My school library in junior high and high school always had a selection of Seventeen available. It was the only thing they had that wasn’t about cars or computers, two things I didn’t particularly care about, and when you’re trying to work on your algebra and write papers in French, there isn’t always time for good literature. So I always grabbed the Seventeens, and always walked out of the library a little more pissed off than I was when I walked in.

It’s not that they were completely without value. I enjoyed the article about the chick who played Topanga back in 1998, I guess. But even to my 15 year old mind, there were already some problems that started to really stand out. Every Traumarama had to do with something happening in front of the contributor’s crush. Obviously you don’t want the boy you like in junior high to see you with, say, a period stain on your pants or something, but the message I got from this being the only person you could be embarrassed in front of was that pleasing boys was incredibly important. It didn’t matter if you looked stupid in front of your teachers. It was all about the boys. This was at a time when I was being told what to wear by my friends based on what the boys would like, and I was told that I shouldn’t have turned down a date from a really nice guy I just wasn’t attracted to because it would have made me popular. I do regret not saying yes, but that’s because he seemed like a great guy. The admiration of others had absolutely nothing to do with it.

Then there were the hair and makeup tutorials. Sure, I wanted to learn about those things, and I still do! But apparently I can’t do this or that hairstyle unless I have some Bumble and Bumble heat protectant spray or a Conair flat iron. Well, I was a kid and I worked at McDonald’s, so nevermind then. Feeling pretty must just not have been in the cards for a broke-ass like me. Then there was the article I saw about scooter safety. Remember those? They were huge. But the thing is, teenage girls didn’t ride them. Young boys did. I had one, but I didn’t ride it very far. My crush would have laughed at me (sarcasm). It immediately struck me that the people writing this magazine knew absolutely nothing about their audience, besides the fact that they were incredibly insecure, and this was an easy and profitable thing to exploit. That had to be how they got away with all the advertising not so subtly hidden in every article they had. But it doesn’t take a genius to know that. They even published an article called “The Pretty Disease,” and I was relieved to read all the angry letters to the editor a month later from girls intelligent enough to know that when it comes to diseases, looks are not exactly something you should be focusing on.

I don’t remember quite when I noticed that it wasn’t just Seventeen treating women and girls this way, that it was all women’s magazines. It was a gradual thing. But it got pretty damn repetitive to see that Cosmo seemed to be exclusively about sex tips to drive your man wild and the big story on Women’s World was always how someone lost 100 pounds, with a cupcake recipe coming in second. Every. Single. Issue. I had to mention out loud at one point “Is this really all women care about? Really?” to be met with fervent agreement from an older woman standing in front of me. So I’m glad I’m not the only one who notices something is wrong here. I’m not saying that there’s no value in wanting to feel attractive. But why must this be to the utter abandonment of all else? Why must we only feel attractive when we’re allowing someone else to profit? It makes us feel bad, and it gives us absolutely no credit.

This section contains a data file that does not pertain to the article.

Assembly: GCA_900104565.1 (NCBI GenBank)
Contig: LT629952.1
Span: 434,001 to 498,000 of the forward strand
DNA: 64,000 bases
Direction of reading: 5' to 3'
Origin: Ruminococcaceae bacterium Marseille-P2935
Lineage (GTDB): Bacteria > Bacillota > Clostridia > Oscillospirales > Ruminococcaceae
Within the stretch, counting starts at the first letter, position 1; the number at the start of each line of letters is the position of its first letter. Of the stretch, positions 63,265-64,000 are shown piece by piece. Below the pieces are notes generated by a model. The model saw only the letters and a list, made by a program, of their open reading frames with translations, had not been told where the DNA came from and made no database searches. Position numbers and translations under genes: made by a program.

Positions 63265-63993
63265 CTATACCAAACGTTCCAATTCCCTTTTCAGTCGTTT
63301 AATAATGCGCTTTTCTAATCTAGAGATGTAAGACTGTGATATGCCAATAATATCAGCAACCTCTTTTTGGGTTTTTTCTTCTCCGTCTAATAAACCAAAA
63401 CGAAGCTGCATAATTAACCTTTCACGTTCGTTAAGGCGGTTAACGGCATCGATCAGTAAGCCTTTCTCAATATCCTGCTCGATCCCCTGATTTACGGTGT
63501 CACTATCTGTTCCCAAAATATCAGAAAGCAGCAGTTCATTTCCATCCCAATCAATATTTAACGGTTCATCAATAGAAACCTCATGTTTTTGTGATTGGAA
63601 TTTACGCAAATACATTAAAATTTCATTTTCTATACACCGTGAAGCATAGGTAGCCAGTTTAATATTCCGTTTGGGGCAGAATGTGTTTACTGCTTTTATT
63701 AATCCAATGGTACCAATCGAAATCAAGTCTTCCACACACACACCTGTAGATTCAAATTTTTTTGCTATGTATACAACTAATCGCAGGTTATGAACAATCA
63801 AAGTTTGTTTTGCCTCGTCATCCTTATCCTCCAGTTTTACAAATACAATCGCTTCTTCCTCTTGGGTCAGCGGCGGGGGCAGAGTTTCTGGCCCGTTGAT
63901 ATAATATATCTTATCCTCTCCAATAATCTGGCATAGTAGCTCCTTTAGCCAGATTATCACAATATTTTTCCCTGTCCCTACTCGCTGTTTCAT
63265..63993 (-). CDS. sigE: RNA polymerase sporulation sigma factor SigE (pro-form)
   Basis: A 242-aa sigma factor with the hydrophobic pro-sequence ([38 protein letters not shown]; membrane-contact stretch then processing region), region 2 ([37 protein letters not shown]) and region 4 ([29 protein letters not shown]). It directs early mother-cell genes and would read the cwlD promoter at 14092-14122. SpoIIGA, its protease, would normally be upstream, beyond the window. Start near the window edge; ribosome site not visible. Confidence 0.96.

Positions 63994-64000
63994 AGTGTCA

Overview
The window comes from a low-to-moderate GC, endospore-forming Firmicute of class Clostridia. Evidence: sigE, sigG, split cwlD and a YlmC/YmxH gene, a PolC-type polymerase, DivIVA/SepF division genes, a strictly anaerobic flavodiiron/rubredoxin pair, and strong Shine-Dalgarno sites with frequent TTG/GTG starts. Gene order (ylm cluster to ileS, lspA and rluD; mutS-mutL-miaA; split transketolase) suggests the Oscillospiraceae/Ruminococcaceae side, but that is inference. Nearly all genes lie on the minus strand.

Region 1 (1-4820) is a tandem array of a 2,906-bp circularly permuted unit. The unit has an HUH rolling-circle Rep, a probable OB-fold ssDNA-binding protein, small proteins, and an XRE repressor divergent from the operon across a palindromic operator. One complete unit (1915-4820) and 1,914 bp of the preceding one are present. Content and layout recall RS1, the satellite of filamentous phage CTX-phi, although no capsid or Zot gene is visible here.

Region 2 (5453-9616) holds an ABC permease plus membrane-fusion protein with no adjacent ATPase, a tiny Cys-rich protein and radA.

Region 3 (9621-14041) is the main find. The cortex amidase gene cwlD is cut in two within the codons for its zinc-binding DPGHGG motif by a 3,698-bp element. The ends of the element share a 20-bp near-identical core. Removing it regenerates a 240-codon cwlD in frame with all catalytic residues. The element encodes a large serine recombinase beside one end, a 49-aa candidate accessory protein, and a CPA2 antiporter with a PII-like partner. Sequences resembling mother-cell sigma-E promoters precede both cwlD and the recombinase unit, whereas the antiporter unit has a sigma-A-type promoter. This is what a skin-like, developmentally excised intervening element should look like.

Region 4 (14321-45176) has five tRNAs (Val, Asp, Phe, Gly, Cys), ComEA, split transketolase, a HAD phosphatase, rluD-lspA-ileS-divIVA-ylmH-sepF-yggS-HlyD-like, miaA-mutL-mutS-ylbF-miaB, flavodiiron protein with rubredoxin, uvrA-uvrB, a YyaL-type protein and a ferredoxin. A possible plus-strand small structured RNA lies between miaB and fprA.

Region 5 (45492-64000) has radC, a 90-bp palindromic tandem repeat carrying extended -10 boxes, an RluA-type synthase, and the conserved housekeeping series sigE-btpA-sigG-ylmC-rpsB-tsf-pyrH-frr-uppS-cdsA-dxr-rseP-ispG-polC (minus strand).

It was for this reason that I never even touched the women’s magazines my dad brought home for me. I grabbed Men’s Health, full of cool articles about the body, even when it’s not being used for sex. I grabbed Esquire, for the thought-provoking pieces on people who influence culture in our society, no matter how good-looking they may or may not be. There were book reviews, cocktail recipes, and pieces on science and advancing your career, things you just never see in a women’s magazine, as if  “chicks just don’t care about that stuff.” And sure, I occasionally picked up a GQ because the men were hot, but at least it wasn’t telling me that I needed to buy an overpriced lipstick to appeal to them.

The men’s magazines of course have their fair share of information on how to appeal to women. But at least they’re well-rounded. The articles never seem to rob men of their dignity, and there’s plenty in there about building up a strong sense of self. How to be classy, how to be a decent person, how to take care of your body, and how to be a success in your career. How to dress well just for the sake of dressing well and not becoming a person of walmart. Instead of getting the impression of the target market as being vapid, insecure man/woman-chasers, I get the impression that these are some classy motherfuckers. These are people I actually want to have a conversation with. These are people I want to get to know, not just fuck. Remember that what you surround yourself with has a pretty strong influence on who you are. Which would you rather be?